Dear Ralph McArdell,
I have 4 seemingly similar questions about reference:
1. Can you return a reference to public data member?
2. Can you return a reference to private data member?
3. Can you return a reference to auto object?
4. Can you return a reference to static object or data member?
I feel so confused about these questions, which I got from a C++ interview Question collection. Can you make them a little bit specific?
Thanks a lot,
The word in all these questions that we should focus on here is 'can'. C++ does not prevent you doing too many silly things. Thus the answer to all these questions is:
Yes, we can, the compiler is not going to stop us.
However just because the language allows us to do something does not mean that doing so is a good idea. Hence while the answer to all these questions is: Yes we can, maybe a better question to ask is
Should we be doing so?
There are two possible reasons why we may not want to: it leads to erroneous code that will likely fail or the code produced will work but there is some failure of design.
The first question's case leads to the question: why bother? You can access the data member directly as it is public. It also leads to the question: Why are the data members public? Class and object data should be considered an implementation detail and so should be private.
The second question's case seems quite reasonable. However it breaks encapsulation as returning a non-const reference to a private data member from a public member function in effect makes the data member public as you can do anything to the data member through the returned reference. If the returned reference were const (and hopefully the member function were also const) then at least users could only access the private data member for reading (at least without resorting to using type casting, such as a const_cast - which hopefully will throw up a red flag to anyone reading the code that something dodgy may be going on).
The third question would be a case in which the code would likely fail when run. This is because auto objects _only_ exist (at maximum) for the duration of a function call to the function in which they are defined. Thus returning a reference to such an object, like returning a pointer to an auto object, leads to a reference to an object that has been destroyed. OK, in some cases you might get away with it - if you assign the returned reference to an object immediately and it has a trivial (do nothing) destructor then maybe the auto object still exists - or at least its memory has not been overwritten yet. But in general returning references or pointers to automatic local object is a no no.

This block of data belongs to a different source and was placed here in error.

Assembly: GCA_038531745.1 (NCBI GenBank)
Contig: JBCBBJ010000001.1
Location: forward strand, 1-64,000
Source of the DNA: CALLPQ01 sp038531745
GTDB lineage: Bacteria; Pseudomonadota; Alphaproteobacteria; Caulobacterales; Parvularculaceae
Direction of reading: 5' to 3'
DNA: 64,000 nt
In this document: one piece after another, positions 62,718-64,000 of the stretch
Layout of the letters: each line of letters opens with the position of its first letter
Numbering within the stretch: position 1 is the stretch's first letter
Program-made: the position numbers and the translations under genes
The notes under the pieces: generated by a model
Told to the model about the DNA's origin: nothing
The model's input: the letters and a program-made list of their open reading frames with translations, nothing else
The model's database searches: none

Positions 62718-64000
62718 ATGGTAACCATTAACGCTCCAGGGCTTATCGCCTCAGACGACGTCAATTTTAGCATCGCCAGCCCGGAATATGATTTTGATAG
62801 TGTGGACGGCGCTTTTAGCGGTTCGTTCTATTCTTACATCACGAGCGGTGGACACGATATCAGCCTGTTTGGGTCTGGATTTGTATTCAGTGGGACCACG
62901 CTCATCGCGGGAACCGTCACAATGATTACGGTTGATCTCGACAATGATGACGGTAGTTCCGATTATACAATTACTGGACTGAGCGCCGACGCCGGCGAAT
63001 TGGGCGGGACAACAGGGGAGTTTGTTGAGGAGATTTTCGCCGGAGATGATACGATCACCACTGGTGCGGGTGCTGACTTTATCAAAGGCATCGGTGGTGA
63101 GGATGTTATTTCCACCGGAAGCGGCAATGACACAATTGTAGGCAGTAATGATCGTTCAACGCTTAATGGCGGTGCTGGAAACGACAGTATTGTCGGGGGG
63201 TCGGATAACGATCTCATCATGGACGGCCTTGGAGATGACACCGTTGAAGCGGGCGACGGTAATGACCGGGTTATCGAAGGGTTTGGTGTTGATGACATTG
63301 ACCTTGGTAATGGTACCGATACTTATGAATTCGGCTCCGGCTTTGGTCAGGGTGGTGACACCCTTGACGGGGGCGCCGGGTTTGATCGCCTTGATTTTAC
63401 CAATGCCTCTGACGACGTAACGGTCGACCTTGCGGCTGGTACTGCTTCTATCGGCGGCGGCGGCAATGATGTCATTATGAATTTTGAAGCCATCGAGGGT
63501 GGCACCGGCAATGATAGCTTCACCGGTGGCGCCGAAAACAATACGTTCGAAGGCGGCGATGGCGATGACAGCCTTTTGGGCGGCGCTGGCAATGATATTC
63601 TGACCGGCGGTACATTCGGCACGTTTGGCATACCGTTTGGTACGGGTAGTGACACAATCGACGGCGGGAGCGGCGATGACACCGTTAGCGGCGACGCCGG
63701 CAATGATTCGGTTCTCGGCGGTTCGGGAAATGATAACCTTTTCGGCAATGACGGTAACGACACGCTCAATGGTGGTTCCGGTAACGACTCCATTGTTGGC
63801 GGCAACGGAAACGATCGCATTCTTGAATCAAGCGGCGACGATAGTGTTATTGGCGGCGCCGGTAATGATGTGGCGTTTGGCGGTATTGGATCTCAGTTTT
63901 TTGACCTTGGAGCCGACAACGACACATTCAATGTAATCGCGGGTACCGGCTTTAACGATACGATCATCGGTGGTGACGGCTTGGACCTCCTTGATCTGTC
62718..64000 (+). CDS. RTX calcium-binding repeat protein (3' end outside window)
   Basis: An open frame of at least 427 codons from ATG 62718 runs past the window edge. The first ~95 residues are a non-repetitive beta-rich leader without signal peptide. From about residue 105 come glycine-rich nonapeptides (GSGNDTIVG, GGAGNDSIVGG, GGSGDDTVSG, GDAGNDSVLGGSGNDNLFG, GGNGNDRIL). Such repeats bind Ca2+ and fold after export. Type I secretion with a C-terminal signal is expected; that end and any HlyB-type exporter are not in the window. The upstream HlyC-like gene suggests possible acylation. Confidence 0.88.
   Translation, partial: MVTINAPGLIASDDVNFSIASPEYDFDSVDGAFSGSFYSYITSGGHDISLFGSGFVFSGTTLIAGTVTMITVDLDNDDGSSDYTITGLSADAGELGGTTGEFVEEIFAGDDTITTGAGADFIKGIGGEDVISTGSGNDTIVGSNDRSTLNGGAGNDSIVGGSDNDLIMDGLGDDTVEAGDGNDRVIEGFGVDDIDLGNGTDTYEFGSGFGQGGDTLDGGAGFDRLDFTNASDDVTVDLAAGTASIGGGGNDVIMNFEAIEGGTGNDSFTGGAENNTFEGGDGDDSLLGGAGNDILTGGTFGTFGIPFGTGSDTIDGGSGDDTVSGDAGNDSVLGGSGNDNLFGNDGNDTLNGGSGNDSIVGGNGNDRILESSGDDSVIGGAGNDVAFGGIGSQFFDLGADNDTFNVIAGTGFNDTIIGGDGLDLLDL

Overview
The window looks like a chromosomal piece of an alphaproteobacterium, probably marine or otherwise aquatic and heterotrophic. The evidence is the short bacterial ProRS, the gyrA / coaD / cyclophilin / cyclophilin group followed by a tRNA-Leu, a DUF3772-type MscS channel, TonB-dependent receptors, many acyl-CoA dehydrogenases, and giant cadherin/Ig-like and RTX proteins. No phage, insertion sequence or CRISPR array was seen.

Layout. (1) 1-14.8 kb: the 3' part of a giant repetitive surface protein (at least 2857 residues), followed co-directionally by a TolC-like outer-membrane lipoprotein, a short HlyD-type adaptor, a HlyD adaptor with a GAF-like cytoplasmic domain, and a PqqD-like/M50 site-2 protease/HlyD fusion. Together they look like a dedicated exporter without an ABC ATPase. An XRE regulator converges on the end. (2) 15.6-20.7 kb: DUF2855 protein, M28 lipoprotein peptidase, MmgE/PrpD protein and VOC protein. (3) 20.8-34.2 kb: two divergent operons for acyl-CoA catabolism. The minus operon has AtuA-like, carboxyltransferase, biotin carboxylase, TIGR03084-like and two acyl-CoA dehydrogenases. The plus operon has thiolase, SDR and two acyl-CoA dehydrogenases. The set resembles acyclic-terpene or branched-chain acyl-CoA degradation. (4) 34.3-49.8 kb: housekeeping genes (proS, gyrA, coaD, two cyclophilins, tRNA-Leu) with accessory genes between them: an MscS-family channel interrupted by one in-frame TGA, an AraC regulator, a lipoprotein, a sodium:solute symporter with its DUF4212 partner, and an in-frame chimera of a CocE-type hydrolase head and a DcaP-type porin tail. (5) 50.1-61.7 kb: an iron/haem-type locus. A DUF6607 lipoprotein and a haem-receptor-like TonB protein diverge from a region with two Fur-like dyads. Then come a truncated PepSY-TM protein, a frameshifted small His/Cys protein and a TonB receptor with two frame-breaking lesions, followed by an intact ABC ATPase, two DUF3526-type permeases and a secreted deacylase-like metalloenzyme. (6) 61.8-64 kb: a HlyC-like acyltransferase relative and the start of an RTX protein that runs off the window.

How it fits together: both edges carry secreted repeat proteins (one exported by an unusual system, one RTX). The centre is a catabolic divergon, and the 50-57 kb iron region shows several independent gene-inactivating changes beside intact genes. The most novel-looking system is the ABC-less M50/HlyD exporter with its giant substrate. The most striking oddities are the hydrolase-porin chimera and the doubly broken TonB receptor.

The forth question's case is also interesting. It does not specify the context in which we would be returning a reference to such an object or data member. If the object was at global scope or a class static data member was public then this is a variation on the first question: Why bother? Why are we using global data? Why are (static) data members public? Etc. If returned for an instance member function then why are we returning static data from a class-instance member function? Why is the function not a static member function? If returned from a public static function that referred to a private static data member then we are in a question 2 situation!
However if the function defined a local static object then there is a very good reason we might wish to return a reference to it. As the object is static it will exist from (effectively) the first time the code execution path encounters the object definition until the end of the program, hence returning a reference to it will be safe in that the object referred to will still exist after returning from a function call. Further, because the point of construction (as mentioned above) is well defined whereas the order of construction of global static objects is not defined when they are defined in different translation units (compiled source files), making such objects local static objects can solve problems with fragile global(static) object orders of construction. For a fuller explanation see Scott Meyer's excellent book "Effective C++" "Item 47: Ensure that non-local static objects are initialized before they're used" (I checked the 2nd edition, so other editions may vary slightly in what items are where etc.).
One thing about static data is that it is _not_ thread safe. Because a whole program shares the single instance of each static object, different threads can access the same object at the same time. This is OK if multiple threads are just reading the data, but if one or more threads are reading while another is updating or more than one thread is updating a static object at the same time chaos ensues. Note that several of the old C library functions, such as strtok, rely on static data internally and thus are not thread safe.
Hope this helps.